College of Science and Health Theses and Dissertations

Date of Award

Fall 11-26-2019

Degree Type


Degree Name

Master of Science (MS)


Biological Science

First Advisor

Jalene LaMontagne, PhD

Second Advisor

Dennis A. Meritt, PhD

Third Advisor

Lydia Hopper, PhD


Behavioral flexibility is important for animals to adapt to novel situations in their environment. It has been suggested that birds living in complex environments (e.g., urban areas) should be more flexible than conspecifics in less complex environments. Birds are a particularly well studied group, where novel foraging problems are used to assess flexibility and problem-solving performance of urban and rural animals of the same species; however, this is most frequently done in a lab setting with wild-caught birds originating from different habitats. Using a field-based method to test problem-solving performance should give additional insight into other factors influencing birds’ flexibility. For my thesis research, to test birds’ neophobia of a novel feeder and to assess problem-solving performance of songbirds in the wild, I conducted a four-phase field-based study in urban and rural areas, including both backyard and forest habitats. The phases included i) habituation, ii) initial problem-solving task, iii) color association task, and iv) reversal task. Birds’ use of the feeder largely varied across time and habitats. Backyard birds used the feeder during the habituation phase in most sites (urban and rural) but stopped visiting the feeder once problem-solving was required to access food, suggesting that motivation plays a role in problem-solving and that birds’ motivation differs across sites. Use of feeders by urban birds was low and may be due to the high presence of mammalian competitors (e.g., squirrels and raccoons). Only birds in rural forests used the feeder throughout the study, and generally solved the puzzle more quickly over time. Factors influencing feeder use, such as neophobia or competition, creates challenges for testing cognition in the wild, and opens opportunities to study other factors influencing urbanizations’ effects on problem-solving.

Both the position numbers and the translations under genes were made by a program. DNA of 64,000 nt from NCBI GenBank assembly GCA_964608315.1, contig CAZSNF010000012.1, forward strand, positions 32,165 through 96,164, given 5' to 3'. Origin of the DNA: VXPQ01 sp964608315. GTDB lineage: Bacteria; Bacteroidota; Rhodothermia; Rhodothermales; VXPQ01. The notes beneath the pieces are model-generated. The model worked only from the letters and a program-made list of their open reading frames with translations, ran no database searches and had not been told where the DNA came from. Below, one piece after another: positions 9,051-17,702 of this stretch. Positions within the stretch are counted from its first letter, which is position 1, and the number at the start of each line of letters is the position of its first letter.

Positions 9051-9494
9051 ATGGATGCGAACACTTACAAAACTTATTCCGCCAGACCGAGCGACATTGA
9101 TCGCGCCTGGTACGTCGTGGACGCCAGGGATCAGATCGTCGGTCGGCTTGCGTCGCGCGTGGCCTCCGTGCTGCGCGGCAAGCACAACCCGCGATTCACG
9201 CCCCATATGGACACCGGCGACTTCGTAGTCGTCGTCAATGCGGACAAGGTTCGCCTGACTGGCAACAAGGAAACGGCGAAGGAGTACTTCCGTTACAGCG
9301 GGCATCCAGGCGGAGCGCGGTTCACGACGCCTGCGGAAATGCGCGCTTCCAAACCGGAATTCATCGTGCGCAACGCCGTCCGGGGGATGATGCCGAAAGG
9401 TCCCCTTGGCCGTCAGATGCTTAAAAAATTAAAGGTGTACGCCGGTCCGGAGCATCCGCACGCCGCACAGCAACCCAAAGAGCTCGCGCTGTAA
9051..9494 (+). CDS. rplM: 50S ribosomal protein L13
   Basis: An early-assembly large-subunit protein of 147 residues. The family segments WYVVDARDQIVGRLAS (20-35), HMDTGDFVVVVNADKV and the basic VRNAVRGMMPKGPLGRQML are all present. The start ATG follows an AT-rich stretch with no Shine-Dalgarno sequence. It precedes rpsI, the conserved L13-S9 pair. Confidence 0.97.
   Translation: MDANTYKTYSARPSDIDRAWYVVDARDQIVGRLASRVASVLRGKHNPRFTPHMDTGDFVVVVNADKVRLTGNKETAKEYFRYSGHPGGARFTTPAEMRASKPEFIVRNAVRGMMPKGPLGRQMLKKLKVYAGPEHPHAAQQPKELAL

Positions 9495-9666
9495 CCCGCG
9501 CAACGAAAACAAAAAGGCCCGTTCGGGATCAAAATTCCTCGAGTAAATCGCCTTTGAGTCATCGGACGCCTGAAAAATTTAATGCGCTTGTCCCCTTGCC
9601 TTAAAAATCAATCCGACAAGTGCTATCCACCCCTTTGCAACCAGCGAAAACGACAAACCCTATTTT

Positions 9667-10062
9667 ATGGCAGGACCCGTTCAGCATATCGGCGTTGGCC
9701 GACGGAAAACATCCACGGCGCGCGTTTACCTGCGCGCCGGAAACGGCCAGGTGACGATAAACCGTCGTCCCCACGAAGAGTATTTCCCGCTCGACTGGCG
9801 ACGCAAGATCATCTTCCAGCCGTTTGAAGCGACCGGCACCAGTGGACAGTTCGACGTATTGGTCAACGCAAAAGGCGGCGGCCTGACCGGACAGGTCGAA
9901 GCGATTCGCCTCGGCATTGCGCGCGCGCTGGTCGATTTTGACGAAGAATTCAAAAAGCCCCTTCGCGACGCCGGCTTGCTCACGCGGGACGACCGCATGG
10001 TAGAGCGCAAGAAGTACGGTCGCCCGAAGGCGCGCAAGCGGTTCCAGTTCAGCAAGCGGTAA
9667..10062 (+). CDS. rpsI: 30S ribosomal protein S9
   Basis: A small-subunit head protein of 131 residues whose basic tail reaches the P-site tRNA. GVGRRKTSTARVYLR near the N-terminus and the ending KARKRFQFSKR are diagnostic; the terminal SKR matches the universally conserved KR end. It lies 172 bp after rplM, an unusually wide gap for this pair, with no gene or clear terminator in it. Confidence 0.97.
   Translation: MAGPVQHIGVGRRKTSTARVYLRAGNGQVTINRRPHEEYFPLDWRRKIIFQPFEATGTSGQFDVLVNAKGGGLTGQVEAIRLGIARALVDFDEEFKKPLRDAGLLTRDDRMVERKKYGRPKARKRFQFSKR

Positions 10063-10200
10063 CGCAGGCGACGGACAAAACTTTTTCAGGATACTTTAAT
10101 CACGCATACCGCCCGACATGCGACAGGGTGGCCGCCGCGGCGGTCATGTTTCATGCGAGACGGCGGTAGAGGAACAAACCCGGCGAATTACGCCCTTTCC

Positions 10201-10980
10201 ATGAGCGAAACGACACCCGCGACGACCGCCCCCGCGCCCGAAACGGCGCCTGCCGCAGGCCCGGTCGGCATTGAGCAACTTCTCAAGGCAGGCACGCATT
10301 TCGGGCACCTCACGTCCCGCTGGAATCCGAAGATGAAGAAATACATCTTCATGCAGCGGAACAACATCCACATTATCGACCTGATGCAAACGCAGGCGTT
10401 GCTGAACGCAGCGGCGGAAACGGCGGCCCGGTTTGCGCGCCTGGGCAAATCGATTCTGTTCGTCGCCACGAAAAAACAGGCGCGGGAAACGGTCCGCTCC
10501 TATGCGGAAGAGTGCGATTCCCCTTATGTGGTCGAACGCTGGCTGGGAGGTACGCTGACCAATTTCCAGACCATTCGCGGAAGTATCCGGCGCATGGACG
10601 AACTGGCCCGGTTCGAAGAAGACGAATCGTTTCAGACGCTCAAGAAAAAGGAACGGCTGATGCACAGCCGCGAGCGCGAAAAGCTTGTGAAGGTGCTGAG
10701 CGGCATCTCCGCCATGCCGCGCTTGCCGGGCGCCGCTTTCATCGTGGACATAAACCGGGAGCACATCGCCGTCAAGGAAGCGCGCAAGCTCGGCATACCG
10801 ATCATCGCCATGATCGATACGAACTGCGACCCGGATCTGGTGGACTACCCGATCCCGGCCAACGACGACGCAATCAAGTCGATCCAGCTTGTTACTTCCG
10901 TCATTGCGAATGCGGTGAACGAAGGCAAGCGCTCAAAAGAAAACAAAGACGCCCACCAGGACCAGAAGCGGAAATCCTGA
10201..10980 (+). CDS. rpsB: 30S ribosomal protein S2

SLP Collection


Included in

Biology Commons